By John W. Fleenor
Center for Creative Leadership
These two related topics are discussed as entries in The SAGE Encyclopedia of Leadership Studies. From an historical perspective, the trait approach represents an important advance in the study of leadership. It was one of the first efforts to apply rigorous research methods to the study of leadership. The trait approach was also an early attempt to answer the question of whether leaders are born or made. Based on their studies, trait researchers began to understand that even if dispositional characteristics exist that can make one an effective leader, there are many important leadership attributes that can be developed.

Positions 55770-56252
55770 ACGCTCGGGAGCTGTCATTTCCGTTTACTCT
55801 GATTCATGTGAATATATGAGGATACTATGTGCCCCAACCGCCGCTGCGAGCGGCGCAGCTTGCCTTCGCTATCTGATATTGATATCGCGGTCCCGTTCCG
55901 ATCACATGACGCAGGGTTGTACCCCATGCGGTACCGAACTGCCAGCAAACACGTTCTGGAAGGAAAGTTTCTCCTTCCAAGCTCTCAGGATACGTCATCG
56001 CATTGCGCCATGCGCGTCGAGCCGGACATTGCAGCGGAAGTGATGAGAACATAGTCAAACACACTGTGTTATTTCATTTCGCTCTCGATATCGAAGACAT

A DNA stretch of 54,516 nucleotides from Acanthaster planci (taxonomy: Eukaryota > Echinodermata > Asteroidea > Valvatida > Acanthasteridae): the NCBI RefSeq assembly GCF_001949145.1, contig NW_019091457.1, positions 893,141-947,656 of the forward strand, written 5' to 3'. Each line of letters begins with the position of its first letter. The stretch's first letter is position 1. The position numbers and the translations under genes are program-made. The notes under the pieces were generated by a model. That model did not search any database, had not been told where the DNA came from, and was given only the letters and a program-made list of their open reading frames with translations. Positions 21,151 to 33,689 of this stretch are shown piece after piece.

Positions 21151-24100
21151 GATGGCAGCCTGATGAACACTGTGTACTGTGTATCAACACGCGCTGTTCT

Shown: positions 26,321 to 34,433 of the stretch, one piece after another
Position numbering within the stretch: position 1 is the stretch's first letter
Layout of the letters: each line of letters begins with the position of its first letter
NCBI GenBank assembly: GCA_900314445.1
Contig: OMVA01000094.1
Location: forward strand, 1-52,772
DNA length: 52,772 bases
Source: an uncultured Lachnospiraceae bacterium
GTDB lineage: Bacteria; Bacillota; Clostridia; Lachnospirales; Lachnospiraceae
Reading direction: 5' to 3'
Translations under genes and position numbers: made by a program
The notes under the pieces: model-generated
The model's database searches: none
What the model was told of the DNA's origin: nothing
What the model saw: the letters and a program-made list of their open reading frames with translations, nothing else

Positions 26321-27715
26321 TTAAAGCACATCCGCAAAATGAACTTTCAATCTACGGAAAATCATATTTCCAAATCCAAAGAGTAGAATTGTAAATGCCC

The emergence of the five-factor model of personality was an important advance in the creation of an organizing framework for the traits thought to be important for effective leadership. Through the factor analysis of personality assessments, researchers found that personality traits can be grouped into five factors: Emotional Stability, Extraversion, Openness to Experience, Agreeableness, and Conscientiousness. Research has found that four of these factors individually (i.e., Extraversion, Conscientiousness, Emotional Stability, and Openness) are positively related to leadership. The five factors in combination have been found to be predictors of leadership emergence and effectiveness. Because correlations between the five personality factors and leadership are typically found to be low to moderate, however, there are still questions about the true effects of personality on leadership.